Zola's open letter to French president Félix Faure, under the headline J'Accuse...!, published on the front page of the newspaper L'Aurore on January 13, 1898, charging various French officials with a "terrible miscarriage of justice," reopened the case of the Jewish army officer, Captain Alfred Dreyfus, who had been sentenced to Devil's Island. For that, Zola was himself sentenced to a year in prison but fled to England, returning one year later after Dreyfus' name had been cleared. Dreyfus was eventually reinstated as an officer and publicly decorated with the Legion of Honor.

Product Details

ISBN-13: 9781545034194
Publisher: CreateSpace Publishing
Publication date: 04/11/2017
Pages: 476
Product dimensions: 6.00(w) x 9.00(h) x 1.06(d)

About the Author

Émile-Édouard-Charles-Antoine Zola (1840-1902) was a journalist, a novelist, a playwright, and a political activist. He was one of the most influential French novelists of the 19th century and the founder of the literary and theatrical school of naturalism. Zola was a major figure in the political liberalization of France.

During his youth in the south of France, Zola befriended Paul Cézanne, his schoolmate and future renowned Post-Impressionist painter-best known for his incredibly varied painting style that influenced 20th century abstract art.

Zola's first book, Contes à Ninon (Stories for Ninon), was a collection of short stories dedicated to his imaginary childhood love, Ninon. He published his debut novel in 1865, La Confession de Claude, an autobiographical work that chronicled a man falling in love with a sex worker. The book drew the attention of the public as well as of the police, and it was banned in the social circles, causing Zola to lose his job.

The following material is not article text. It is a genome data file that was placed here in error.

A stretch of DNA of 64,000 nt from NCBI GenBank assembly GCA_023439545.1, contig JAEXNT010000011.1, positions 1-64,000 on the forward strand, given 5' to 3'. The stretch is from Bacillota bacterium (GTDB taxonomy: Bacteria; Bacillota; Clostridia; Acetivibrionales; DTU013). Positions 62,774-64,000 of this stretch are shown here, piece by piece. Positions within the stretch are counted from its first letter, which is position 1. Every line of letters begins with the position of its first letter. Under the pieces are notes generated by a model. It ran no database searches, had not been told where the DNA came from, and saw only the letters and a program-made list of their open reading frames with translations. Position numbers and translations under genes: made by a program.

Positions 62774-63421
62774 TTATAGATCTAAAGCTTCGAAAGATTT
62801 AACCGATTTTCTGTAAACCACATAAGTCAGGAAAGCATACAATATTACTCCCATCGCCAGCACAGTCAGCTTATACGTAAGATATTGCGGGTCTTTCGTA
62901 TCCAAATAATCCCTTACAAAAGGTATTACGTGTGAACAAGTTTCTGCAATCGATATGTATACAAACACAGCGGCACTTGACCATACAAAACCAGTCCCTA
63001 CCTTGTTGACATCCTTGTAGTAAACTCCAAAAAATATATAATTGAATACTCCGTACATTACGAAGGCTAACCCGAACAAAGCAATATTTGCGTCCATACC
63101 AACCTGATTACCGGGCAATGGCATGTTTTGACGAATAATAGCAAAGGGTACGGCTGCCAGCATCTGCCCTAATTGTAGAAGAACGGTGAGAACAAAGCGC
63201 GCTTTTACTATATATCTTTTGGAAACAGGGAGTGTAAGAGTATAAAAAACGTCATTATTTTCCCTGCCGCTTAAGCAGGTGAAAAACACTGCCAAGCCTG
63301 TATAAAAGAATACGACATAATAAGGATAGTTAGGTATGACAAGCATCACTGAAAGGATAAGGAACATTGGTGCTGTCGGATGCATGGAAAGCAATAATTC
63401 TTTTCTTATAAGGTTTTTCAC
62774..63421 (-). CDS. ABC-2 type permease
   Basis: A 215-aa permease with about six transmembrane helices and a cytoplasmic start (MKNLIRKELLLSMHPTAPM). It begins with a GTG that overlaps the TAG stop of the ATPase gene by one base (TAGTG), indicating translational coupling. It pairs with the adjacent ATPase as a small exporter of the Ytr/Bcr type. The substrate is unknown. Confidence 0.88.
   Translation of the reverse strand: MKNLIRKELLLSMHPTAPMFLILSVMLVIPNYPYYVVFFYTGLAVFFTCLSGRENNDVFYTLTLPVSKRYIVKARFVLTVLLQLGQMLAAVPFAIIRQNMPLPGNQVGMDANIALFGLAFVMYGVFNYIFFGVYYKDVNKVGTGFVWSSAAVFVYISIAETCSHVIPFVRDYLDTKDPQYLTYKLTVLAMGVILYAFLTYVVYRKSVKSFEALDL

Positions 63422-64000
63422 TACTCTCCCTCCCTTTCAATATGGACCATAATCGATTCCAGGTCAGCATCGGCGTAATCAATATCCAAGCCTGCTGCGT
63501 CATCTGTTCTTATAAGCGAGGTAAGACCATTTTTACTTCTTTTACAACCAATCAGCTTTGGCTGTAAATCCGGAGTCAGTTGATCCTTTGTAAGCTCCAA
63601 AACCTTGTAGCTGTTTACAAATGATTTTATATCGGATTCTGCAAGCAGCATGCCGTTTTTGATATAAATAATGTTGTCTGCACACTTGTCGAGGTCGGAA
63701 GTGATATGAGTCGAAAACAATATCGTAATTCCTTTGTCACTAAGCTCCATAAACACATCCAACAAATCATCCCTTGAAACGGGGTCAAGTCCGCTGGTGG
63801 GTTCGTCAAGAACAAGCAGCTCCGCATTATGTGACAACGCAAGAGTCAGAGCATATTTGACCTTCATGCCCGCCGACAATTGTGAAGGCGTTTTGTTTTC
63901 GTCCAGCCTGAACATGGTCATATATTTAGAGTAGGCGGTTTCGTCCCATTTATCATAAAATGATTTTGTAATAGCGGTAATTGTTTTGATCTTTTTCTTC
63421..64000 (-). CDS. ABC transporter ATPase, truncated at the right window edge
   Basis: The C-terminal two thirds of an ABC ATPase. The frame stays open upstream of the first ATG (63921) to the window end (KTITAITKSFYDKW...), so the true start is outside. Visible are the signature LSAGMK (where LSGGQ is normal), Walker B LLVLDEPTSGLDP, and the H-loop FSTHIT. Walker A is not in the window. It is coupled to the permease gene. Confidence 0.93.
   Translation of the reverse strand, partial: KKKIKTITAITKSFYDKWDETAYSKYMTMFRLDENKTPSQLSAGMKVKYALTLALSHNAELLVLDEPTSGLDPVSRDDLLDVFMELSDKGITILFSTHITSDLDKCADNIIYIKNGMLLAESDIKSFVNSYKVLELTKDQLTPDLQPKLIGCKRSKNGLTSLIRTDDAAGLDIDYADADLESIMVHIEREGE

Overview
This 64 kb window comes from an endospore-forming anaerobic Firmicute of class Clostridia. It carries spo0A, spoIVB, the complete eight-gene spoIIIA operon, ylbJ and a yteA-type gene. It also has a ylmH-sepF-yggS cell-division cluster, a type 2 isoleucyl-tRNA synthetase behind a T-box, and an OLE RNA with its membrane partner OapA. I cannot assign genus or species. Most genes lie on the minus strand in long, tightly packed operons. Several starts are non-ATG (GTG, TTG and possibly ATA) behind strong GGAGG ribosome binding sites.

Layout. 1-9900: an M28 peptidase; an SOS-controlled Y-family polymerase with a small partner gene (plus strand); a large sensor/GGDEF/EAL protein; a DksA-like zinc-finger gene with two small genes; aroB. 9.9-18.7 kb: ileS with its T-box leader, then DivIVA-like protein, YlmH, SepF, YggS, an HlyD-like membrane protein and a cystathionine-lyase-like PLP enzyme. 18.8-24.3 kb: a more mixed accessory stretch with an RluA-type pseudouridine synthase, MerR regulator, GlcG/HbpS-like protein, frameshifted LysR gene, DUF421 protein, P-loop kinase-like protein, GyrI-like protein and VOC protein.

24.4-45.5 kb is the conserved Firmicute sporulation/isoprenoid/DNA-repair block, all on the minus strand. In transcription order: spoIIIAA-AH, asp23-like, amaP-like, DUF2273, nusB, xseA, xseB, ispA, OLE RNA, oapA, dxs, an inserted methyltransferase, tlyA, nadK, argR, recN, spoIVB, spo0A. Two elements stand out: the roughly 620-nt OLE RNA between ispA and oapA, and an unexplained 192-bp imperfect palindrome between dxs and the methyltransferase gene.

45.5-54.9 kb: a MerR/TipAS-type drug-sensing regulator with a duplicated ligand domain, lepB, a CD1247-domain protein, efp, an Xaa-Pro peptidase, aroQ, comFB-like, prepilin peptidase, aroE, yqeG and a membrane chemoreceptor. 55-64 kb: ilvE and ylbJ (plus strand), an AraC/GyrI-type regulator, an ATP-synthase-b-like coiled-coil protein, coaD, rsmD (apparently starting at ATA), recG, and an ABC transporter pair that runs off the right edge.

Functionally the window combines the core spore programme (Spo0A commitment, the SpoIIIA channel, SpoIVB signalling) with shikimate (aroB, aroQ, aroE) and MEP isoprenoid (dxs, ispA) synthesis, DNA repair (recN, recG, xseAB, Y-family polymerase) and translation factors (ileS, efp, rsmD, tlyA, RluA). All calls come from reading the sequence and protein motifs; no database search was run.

Zola went on to write Thérèse Raquin (1867), his first major novel, which delves into intrigue, adultery, and murder; and the dark love story Madeleine Férat (1868), his last novel before he started his masterful Rougon-Macquart 20-novel series.

Émile Zola's works include novels, dramas, poetry, and criticism, among which is his famous Les Rougon-Macquart (1871-1893), a cycle of twenty novels which depict various aspects of life and society, such as The Fortune of the Rougons (La Fortune des Rougon) originally published in 1871 and the first novel of the series; The Rush For The Spoil (La Curée), in 1872; The Conquest of Plassans (La Conquête de Plassans), in 1874; The Assommoir - The Prelude to Nana (L'Assommoir), in 1877, the seventh novel of the series, about the suffering of the Parisian working-class; Nana (1880), the ninth installment, which deals with prostitution; Piping Hot! (Pot-Bouille), in 1882, the tenth novel of the cycle and Zola's most sarcastic satire, which describes daily life in a newly constructed block of flats in late nineteenth-century Paris; The Ladies Paradise (1883), the eleventh novel (original title: Au Bonheur des Dames), which focuses on Octave Mouret, who, in Piping Hot!, meets Caroline Hédouin, the owner of a small silk shop; Germinal (1885), the thirteenth novel in the series, which depicts the mining industry and is considered by some as his masterpiece; and The Soil (La Terre), in 1887-all published by Adeptio Editions.